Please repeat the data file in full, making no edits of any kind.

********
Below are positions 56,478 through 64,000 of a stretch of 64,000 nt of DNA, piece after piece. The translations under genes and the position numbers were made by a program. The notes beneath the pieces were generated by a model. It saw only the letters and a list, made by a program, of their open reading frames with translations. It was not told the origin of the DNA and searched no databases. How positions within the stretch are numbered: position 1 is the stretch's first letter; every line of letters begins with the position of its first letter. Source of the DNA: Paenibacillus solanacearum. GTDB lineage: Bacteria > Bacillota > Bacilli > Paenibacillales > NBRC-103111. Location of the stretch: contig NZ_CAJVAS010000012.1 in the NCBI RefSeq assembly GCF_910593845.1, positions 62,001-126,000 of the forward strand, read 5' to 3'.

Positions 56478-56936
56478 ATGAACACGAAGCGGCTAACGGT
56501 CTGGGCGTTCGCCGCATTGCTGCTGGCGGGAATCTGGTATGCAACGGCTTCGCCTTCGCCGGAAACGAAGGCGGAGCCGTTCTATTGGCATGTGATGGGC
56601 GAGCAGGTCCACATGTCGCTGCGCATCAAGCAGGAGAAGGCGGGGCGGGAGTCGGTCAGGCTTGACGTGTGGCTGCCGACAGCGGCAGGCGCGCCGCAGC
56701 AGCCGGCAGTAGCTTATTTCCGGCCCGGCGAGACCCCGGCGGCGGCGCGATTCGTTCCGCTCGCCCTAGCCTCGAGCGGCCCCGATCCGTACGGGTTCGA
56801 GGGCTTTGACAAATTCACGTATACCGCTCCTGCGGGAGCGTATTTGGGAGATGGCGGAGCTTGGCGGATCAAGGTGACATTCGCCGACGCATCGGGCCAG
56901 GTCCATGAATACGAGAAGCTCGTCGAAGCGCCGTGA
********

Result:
Below are positions 56,478 through 64,000 of a stretch of 64,000 nt of DNA, piece after piece. The translations under genes and the position numbers were made by a program. The notes beneath the pieces were generated by a model. It saw only the letters and a list, made by a program, of their open reading frames with translations. It was not told the origin of the DNA and searched no databases. How positions within the stretch are numbered: position 1 is the stretch's first letter; every line of letters begins with the position of its first letter. Source of the DNA: Paenibacillus solanacearum. GTDB lineage: Bacteria > Bacillota > Bacilli > Paenibacillales > NBRC-103111. Location of the stretch: contig NZ_CAJVAS010000012.1 in the NCBI RefSeq assembly GCF_910593845.1, positions 62,001-126,000 of the forward strand, read 5' to 3'.

Positions 56478-56936
56478 ATGAACACGAAGCGGCTAACGGT
56501 CTGGGCGTTCGCCGCATTGCTGCTGGCGGGAATCTGGTATGCAACGGCTTCGCCTTCGCCGGAAACGAAGGCGGAGCCGTTCTATTGGCATGTGATGGGC
56601 GAGCAGGTCCACATGTCGCTGCGCATCAAGCAGGAGAAGGCGGGGCGGGAGTCGGTCAGGCTTGACGTGTGGCTGCCGACAGCGGCAGGCGCGCCGCAGC
56701 AGCCGGCAGTAGCTTATTTCCGGCCCGGCGAGACCCCGGCGGCGGCGCGATTCGTTCCGCTCGCCCTAGCCTCGAGCGGCCCCGATCCGTACGGGTTCGA
56801 GGGCTTTGACAAATTCACGTATACCGCTCCTGCGGGAGCGTATTTGGGAGATGGCGGAGCTTGGCGGATCAAGGTGACATTCGCCGACGCATCGGGCCAG
56901 GTCCATGAATACGAGAAGCTCGTCGAAGCGCCGTGA